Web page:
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Young Dr. Freud
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Theories: Seduction
Freud with Wilheml Fliess
Freud with Wilheml Fliess
(Sigmund Freud Copyrights)
By the middle of the 1890's, Freud was increasingly isolated from his colleagues, pursuing research on his own, certain he was on the way to a discovery that would make him famous.

FREUD: "I am pretty well alone here in tackling the neuroses... regarded rather as a monomaniac while I have the distinct feeling that I have touched on one of the great secrets of nature."

With no one to talk to about his radical ideas, Freud saved his passionate outpourings for a new friend, Wilheml Fliess. Fliess was an ear, nose and throat specialist from Berlin, a reputable doctor with a large practice. Of all the men Freud looked to for understanding, sympathy, and support, Fliess appears the oddest choice.

GAY: Fliess had theories of his own… Very strange kind of connection between the nose and sexual feelings. If you were to read Freud and Fliess at that time you wouldn't know which of them - or whether both of them - were crazy.

BERGMANN: Freud was desperately alone, and what Freud did was to write down and send to Fliess everything that occurred to him. Freud always regarded Fliess as superior to him.

FREUD: "How much I owe you: solace, understanding, stimulation in my loneliness, meaning to my life… it is primarily through your example that intellectually I gained the strength to trust my judgment… for all that, accept my humble thanks. I know that you do not need me as much as I need you."

EAGLE: If you read some of the letters to Fliess, they sound almost as romantic as his letters to Martha. He clearly was a sounding board for Freud. The need to have a figure to confide in, admire, even idealize, is probably especially poignant and intense when you're working alone and charting uncharted territory and think that you have broken through and made important discoveries, but are not quite sure. And so you find someone who you respect and admire and you share some of these ideas with them.

For years, Freud worked alone, sharing his theories with no one but Fliess.
For years, Freud worked alone, sharing his theories with no one but Fliess. Then, two weeks before his fortieth birthday, he felt confident enough to risk revealing his radical ideas. In a lecture to The Viennese Society for Psychiatry and Neurology, Freud presented his theory of the origin of hysteria to his skeptical colleagues.

FREUD: "Gentlemen… Imagine that an explorer arrives in a little known region where his interest is aroused by an expanse of ruins… He may content himself with inspecting what lies exposed to view… But he may have brought picks, shovels, and spades.. to uncover what is buried… We try, in a similar way, to make the symptoms of hysteria bear witness to the history of the origin of the illness. I… put forward the thesis that at the bottom of every case of hysteria there are one or more occurrences of premature sexual experience, occurrences which belong to the earliest years of childhood… The infantile traumas… must be described without exception as grave sexual injuries; some of them… absolutely appalling."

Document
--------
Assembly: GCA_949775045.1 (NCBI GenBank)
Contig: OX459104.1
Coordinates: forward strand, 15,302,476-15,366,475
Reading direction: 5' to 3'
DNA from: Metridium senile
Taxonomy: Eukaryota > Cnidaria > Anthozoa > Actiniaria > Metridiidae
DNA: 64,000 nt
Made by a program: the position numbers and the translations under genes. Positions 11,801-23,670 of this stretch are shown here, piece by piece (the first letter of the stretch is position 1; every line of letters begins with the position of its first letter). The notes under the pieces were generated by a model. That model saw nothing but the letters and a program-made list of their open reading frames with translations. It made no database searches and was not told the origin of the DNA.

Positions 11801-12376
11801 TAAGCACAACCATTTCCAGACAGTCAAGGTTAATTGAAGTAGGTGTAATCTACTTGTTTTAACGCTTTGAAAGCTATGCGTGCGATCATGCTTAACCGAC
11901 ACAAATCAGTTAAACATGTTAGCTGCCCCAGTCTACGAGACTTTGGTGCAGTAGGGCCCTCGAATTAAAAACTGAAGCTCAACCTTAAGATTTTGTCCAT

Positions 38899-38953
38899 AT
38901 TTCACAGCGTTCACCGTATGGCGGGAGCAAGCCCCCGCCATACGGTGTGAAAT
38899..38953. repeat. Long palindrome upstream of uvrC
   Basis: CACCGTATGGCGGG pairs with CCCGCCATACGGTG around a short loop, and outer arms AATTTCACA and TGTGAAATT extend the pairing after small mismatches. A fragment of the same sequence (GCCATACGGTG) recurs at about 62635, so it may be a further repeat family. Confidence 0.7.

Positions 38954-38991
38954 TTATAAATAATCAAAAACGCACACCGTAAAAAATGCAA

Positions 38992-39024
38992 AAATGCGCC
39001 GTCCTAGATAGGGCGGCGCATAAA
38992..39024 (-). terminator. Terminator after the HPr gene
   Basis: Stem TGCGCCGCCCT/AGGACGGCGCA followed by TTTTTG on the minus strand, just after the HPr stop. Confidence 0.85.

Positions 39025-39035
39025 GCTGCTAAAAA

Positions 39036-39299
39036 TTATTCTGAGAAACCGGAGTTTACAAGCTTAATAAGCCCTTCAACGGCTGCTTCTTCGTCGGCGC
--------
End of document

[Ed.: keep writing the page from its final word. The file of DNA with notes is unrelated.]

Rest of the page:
Hysteria, Freud argued, was caused by the sexual assault on an innocent child.

YOUNG-BRUEHL: He's on novel territory and very, very difficult territory to think about the seduction of children by adults. It's not like there's a huge literature sitting out there about this. No one talked about this and so to piece his way through it and try to understand what might be fantasy, what might be fact, what might be distorted memory or repressed memory - very complicated issues, hard to understand even after a hundred years of work on it.

FREUD: "I have now come to the end of what I have to say today, prepared as I am to meet with contradiction and disbelief… what is even more important to me than the value you put on my results is the attention you give to the procedure I have employed… The new method gives wide access to a new element namely, to processes of thought which have remained unconscious… I cannot believe that psychiatry will long hold back from making use of this new pathway to knowledge."

His colleagues roundly rejected Freud's theory. One of them called it 'a scientific fairy tale.'
His colleagues roundly rejected Freud's theory. One of them called it "a scientific fairy tale." They found his theory as totally unacceptable and felt indifferent, amused, or horrified upon hearing Freud's explanations. Convinced that he had discovered the origin of hysteria, Freud was profoundly disappointed. He celebrated his fortieth birthday continuing to suffer from migraine headaches, fears of an early death, and spells of depression that had hounded him for years.

FREUD: "At that time I had reached the peak of loneliness… no one paid any attention to me, and the only thing that kept me going was a bit of defiance."

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